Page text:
By Nicole Ackman
With “The Aftermath” coming out this month, it’s a good time to look back over Keira Knightley’s best performances. Her latest film falls into a pattern of her movies that could almost be its own genre: period dramas in which Keira Knightley’s character has an affair. There certainly was a wide variety of choices for this list because even though Knightley is frequently in period films, her roles show substantial range from the hysteria-riddled Sabina in “A Dangerous Method” to the fiery Elizabeth Swan in “The Pirates of the Caribbean” films.
These are my personal five picks for Keira Knightley’s best performances in a period drama.
5. The Duchess (2008)
In the British independent film “The Duchess,” Knightley plays English aristocrat Georgiana Cavendish whose unhappy and even abusive relationship with her husband is well-known by historians. The role is a transformative one as Georgiana is just seventeen at the beginning of the movie and ages ten years over the course of it. Knightley gives a mature performance, beautiful in its restraint. While some actresses might have overacted this role, Knightley’s performance is nuanced creating a character that is entirely sympathetic.
4. Atonement (2007)
Knightley’s performance in Joe Wright’s heart-wrenching film “Atonement” may be remembered mostly for that gorgeous green dress, but there’s a lot more to it. As the beautiful and sophisticated Cecelia whose life is thrown off course by a petty act committed by her younger sister, Knightley shines. The role earned her a Golden Globe nomination and it’s a masterclass in how she is capable of portraying a score of emotions with just her facial expressions.
3. Pride and Prejudice (2005)
Knightley earned her first Oscar nomination for playing Elizabeth Bennet in Joe Wright’s “Pride and Prejudice” and it is perhaps her most well-known role. Taking on one of the most beloved literary heroines of all time is no easy task, as Elizabeth is a tricky character whose vanity and righteousness are masked by her charm, intelligence, and affectionate nature.
Knightley manages to bring to life a charismatic Elizabeth without ever shying away from the disdain she shows Mr. Darcy and her own younger sisters. Of course, she has incredible chemistry in this film with love interests Matthew MacFadyen as Mr. Darcy and Rupert Friend as Mr. Wickham. However, even more impressive is her chemistry with the four women who play the other Bennet sisters and Donald Sutherland as her father, truly making this the family drama Jane Austen meant it to be.
2. Anna Karenina (2012)
In the most recent of her collaborations with director Joe Wright, Knightley plays the titular role in “Anna Karenina.” In a film so theatrical and stylized, it’s impressive that Knightley’s nuanced performance is never overshadowed. Anna is an even more perplexing heroine than Elizabeth Bennet, but Knightley manages to maintain the audience’s sympathy without ever shying away from how misguided many of her character’s actions are.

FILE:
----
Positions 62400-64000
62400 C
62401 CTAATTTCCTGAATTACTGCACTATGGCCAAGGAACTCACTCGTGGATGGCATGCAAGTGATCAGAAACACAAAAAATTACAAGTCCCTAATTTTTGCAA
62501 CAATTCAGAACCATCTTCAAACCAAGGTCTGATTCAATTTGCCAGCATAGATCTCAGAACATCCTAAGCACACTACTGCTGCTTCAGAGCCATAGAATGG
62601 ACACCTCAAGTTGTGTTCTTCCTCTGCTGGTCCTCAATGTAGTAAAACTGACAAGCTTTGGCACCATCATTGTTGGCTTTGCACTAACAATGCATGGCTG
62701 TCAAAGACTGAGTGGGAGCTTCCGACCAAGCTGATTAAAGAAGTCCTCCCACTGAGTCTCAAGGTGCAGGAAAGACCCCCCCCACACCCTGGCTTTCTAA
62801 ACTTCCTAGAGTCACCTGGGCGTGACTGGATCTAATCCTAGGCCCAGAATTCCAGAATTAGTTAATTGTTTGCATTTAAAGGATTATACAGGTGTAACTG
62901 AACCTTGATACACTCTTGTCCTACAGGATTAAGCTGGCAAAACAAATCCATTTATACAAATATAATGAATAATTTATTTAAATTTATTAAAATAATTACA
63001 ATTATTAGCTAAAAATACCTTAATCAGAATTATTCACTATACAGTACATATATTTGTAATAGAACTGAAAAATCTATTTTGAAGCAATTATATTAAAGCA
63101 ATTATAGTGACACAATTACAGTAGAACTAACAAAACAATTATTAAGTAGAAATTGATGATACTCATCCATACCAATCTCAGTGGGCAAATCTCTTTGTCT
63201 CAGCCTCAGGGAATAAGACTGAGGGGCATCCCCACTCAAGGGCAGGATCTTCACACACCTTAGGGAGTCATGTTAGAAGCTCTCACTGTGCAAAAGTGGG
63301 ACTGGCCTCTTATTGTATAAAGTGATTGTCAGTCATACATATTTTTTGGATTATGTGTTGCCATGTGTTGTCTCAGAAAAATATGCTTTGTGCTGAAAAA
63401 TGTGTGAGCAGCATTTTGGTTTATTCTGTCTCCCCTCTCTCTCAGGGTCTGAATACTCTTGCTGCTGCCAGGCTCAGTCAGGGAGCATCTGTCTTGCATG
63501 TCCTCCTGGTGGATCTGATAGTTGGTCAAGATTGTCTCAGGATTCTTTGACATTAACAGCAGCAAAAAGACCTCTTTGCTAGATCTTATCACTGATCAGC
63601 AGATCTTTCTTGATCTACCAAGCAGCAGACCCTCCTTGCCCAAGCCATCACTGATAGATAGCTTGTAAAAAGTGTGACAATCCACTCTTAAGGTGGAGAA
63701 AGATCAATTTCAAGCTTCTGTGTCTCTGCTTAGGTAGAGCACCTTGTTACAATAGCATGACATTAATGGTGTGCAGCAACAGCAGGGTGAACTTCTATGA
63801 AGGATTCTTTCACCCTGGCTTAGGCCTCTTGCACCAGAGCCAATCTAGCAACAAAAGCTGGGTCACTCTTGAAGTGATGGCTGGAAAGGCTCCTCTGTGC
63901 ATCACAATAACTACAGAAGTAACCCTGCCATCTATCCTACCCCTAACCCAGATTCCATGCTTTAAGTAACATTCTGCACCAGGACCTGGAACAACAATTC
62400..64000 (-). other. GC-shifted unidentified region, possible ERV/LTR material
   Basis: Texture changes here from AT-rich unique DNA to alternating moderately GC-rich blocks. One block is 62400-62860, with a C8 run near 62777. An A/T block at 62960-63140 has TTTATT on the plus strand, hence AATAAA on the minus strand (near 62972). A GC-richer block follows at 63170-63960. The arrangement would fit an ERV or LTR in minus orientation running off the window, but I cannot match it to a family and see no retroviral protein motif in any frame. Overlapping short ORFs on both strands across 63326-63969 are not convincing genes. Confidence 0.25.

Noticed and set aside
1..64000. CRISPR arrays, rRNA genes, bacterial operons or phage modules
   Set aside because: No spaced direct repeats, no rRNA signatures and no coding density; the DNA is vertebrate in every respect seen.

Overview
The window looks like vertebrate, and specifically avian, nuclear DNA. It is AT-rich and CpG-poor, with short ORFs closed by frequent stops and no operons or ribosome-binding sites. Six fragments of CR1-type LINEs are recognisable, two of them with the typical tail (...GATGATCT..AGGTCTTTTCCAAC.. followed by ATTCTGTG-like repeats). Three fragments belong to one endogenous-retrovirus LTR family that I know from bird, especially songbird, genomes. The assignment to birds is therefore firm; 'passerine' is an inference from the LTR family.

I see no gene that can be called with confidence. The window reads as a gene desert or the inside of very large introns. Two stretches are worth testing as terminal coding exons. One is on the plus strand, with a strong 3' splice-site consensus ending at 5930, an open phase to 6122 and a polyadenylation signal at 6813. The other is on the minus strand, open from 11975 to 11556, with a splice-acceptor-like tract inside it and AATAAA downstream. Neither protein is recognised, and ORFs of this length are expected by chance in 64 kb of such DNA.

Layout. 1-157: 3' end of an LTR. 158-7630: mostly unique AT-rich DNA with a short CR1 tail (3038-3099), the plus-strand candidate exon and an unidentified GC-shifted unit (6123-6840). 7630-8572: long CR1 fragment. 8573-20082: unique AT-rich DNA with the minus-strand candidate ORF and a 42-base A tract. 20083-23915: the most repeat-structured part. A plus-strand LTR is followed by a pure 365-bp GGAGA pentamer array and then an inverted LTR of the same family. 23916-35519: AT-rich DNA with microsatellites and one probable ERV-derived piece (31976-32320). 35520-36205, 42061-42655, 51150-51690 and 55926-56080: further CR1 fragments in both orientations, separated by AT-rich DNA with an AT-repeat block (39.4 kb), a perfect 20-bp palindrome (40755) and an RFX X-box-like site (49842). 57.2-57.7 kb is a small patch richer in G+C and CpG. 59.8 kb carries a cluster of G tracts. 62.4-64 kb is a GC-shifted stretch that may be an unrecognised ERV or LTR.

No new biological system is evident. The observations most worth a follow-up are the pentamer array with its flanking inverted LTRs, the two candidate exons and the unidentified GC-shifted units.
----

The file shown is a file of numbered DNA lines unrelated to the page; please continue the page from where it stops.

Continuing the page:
Knightley manages to portray all of Anna’s frustrations with Karenin (portrayed by a stern and fastidious Jude Law) but also makes Anna Karenina a very believable loving mother, something that sets this adaptation apart from earlier ones. She has a way of working with other actors in a way that beautifully enhances their performances without undermining her own place as the star of the film, which is on display here. She displays a charm and an appeal that linger even as the character is driven into despair, something not many actresses can deliver.
1. Colette (2018)
Knightley’s latest period drama role was portraying author, actress, and journalist Gabrielle Colette opposite Dominic West as her husband, Willy in “Colette.” Her chemistry with West is only matched by her chemistry with Eleanor Tomlinson as the sensual Georgie Raoul-Duval. Knightley takes the audience on a journey as she transforms from a strong-willed but naïve young girl from the countryside to a neglected and used society wife to a strong and subversive figure of French society in her own right.
Knightley’s fiery performance as Colette is astounding, especially in how she portrays her complicated relationship with her husband. Watching her struggle for her own independence and to carve her own place in the world despite missteps is a demonstration of what a real strong female character looks like – complex, flawed, but determined. This performance cemented for me that Knightley is truly a master of her craft, capable of subtly and grand performance all at once.
What is your favorite Keira Knightley performance? How would you rank her role in “The Aftermath?” Have you seen it yet? What did you think? Let us know your thoughts in the comments section below or on our Twitter account.
You can follow Nicole and hear more of her thoughts on Film and the Oscars on Twitter at @nicoleackman16